Jan. 10, 2018

Department of Defense Terminology Program

The Department of Defense (DOD) Terminology Program was formalized in 2009 by the Office of the Secretary of Defense (OSD) and falls under the responsibility of the Chairman of the Joint Chiefs of Staff (CJCS).1 The program is overseen by the director of Joint Force Development (DJ7) to improve communications and mutual understanding through the standardization of military and associated terminology within DOD, with other U.S. Government departments and agencies, and between the United States and international partners. It includes U.S. participation in North Atlantic Treaty Organization (NATO) terminology development as well as other terminology forums.

Jan. 10, 2018

A COG Concept for Winning More Than Just Battles

While current U.S. doctrine makes the center of gravity (COG) concept the centerpiece in operational planning, there is a broad call for either revising or killing the concept. However, if the COG concept is to remain the centerpiece in military planning, it must not only help link actions, effects, and objectives but also link the JFC level of command with the national strategic level of command.

Jan. 10, 2018

Social Science Goes to War: The Human Terrain System in Iraq and Afghanistan

The gap between academia and the military has existed at least since the early 1960s, when Project Camelot crystallized political opposition to the American military/security apparatus by activist academicians. As a result, the military/security community established its own think tanks, designed to replicate social and hard science capabilities, reducing the political noise and fallout inherent in the engagement with a potentially hostile academic community. On the other side of the divide, many academics reacted with anger to social scientists engaged in military activity, political beliefs fusing with concerns of academic freedom and fanned with the flames of opposition to the Vietnam War in what they saw as colonialism and rampant militarization of American society.

Jan. 10, 2018

Elite Warriors: Special Operations Forces from Around the World

Special operations forces (SOF) have existed in some form and played roles in warfare since the advent of conventional military operations. For example, in biblical times, King David had a special forces platoon. World War II brought growth, greater recognition, and prestige for special forces like the British Commandos, Special Air Service, and the American Office of Strategic Services. The last two decades have witnessed explosive growth in various forms of unconventional or SOF.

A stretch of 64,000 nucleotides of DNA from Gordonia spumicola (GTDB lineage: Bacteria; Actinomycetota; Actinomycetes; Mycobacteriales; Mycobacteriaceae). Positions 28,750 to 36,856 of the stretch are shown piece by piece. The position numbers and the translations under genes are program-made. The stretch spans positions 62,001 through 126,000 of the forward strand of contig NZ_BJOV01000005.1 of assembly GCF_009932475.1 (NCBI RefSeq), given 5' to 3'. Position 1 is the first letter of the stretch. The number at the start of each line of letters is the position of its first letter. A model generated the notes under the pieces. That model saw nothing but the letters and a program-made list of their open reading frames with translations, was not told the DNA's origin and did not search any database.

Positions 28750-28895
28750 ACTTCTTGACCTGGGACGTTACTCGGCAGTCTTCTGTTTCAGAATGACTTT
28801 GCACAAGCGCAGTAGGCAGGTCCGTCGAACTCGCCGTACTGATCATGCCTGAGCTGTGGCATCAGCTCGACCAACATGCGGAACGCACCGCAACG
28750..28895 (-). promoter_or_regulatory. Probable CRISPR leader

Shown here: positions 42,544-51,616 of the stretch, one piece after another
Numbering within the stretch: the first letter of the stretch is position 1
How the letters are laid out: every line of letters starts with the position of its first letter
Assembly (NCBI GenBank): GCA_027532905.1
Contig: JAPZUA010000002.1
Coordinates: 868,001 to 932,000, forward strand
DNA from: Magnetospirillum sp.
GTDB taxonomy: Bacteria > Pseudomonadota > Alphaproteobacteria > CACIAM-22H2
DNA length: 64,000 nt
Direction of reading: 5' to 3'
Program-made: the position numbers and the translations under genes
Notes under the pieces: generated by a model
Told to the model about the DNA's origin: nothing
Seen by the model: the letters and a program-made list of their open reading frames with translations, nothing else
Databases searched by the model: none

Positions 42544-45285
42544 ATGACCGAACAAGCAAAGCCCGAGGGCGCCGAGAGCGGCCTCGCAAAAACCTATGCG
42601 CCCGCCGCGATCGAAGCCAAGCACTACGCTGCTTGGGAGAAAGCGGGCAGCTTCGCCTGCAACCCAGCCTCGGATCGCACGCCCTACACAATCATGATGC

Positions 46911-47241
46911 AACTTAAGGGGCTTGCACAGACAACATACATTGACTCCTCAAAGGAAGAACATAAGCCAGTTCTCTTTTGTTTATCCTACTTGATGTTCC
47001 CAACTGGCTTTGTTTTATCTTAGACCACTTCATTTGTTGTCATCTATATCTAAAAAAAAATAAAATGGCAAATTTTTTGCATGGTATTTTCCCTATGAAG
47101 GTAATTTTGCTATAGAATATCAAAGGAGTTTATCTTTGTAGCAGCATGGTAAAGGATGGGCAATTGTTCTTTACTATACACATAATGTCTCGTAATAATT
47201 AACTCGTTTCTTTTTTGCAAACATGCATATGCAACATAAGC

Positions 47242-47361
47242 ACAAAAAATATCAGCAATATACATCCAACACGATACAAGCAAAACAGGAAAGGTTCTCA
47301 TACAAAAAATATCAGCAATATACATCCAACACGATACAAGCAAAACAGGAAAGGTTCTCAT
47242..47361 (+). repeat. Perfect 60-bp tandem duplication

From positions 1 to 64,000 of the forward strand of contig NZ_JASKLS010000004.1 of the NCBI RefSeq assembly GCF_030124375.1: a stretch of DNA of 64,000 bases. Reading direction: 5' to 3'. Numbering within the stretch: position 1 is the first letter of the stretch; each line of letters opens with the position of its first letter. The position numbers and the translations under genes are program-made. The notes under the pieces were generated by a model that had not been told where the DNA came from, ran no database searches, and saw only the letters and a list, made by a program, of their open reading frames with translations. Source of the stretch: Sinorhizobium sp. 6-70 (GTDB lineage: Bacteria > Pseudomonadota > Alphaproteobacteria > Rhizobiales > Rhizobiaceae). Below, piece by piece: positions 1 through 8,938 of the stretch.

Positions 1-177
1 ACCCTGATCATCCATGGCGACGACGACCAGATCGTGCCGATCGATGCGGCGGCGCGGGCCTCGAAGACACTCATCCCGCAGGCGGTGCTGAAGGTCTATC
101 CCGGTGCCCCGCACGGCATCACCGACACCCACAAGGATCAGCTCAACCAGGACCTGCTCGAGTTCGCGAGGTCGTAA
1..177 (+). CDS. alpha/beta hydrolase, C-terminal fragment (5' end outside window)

Jan. 10, 2018

Unwinnable: Britain’s War in Afghanistan, 2001–2014

For years, the British enjoyed a reputation of counterinsurgency excellence. Their campaigns—Malaya, Kenya, Oman, Northern Ireland—were hailed as successes in this difficult form of war. Afghanistan, however, turned out to be painful for the British. They committed a peak of over 9,500 troops, eventually drawing down to a few hundred by the end of 2014. They faced numerous battlefield reverses. Eventual successes were overshadowed by the arrival of 20,000 U.S. Marines. Britain’s counterinsurgency reputation came out of the campaign tarnished.

Jan. 10, 2018

Implementing Guidance for Security Cooperation: Overcoming Obstacles to U.S. Africa Command’s Efforts

U.S. Africa Command’s lack of operationalization of its security cooperation processes, combined with the sheer size of its area of responsibility and the significant changes with the new NDAA, create unique challenges. This article outlines four main areas where USAFRICOM can improve its efforts to operationalize and synchronize its security cooperation efforts.

Jan. 10, 2018

Achieving Secrecy and Surprise in a Ubiquitous ISR Environment

As foreign and commercial intelligence, surveillance, and reconnaissance capabilities proliferate, our ability to leverage secrecy and surprise for battlefield advantage is in danger of being severely degraded or lost altogether. We must take prudent near-term steps to address this concern.

Jan. 10, 2018

Joint Integrated Air and Missile Defense: Simplifying an Increasingly Complex Problem

As the complexity of air, cruise, and ballistic missile threats quickly evolves over the next 10 to 20 years, DOD must find a less complicated way to rapidly develop and integrate the Services’ integrated air and missile defense capabilities and employ them across the combatant commands boundaries.

Jan. 10, 2018

Geographic Component Network Analysis: A Methodology for Deliberately Targeting a Hybrid Adversary

As the nature of the adversaries the U.S. military engages on the battlefield changes, so must our thinking on how to systematically analyze and degrade their centers of gravity. Geographic component network analysis (GCNA) enables more rapid analysis of a hybrid enemy in a focused, systematic manner to degrade the adversary’s capability to effectively govern and project combat power from defined territorial strongholds.

Jan. 10, 2018

Scipio Africanus and the Second Punic War: Joint Lessons for Center of Gravity Analysis

Scipio Africanus’s European and African campaigns during the Second Punic War serve as timeless lessons for joint force planners on how to conduct center of gravity (COG) analysis in support of theater and national military planning.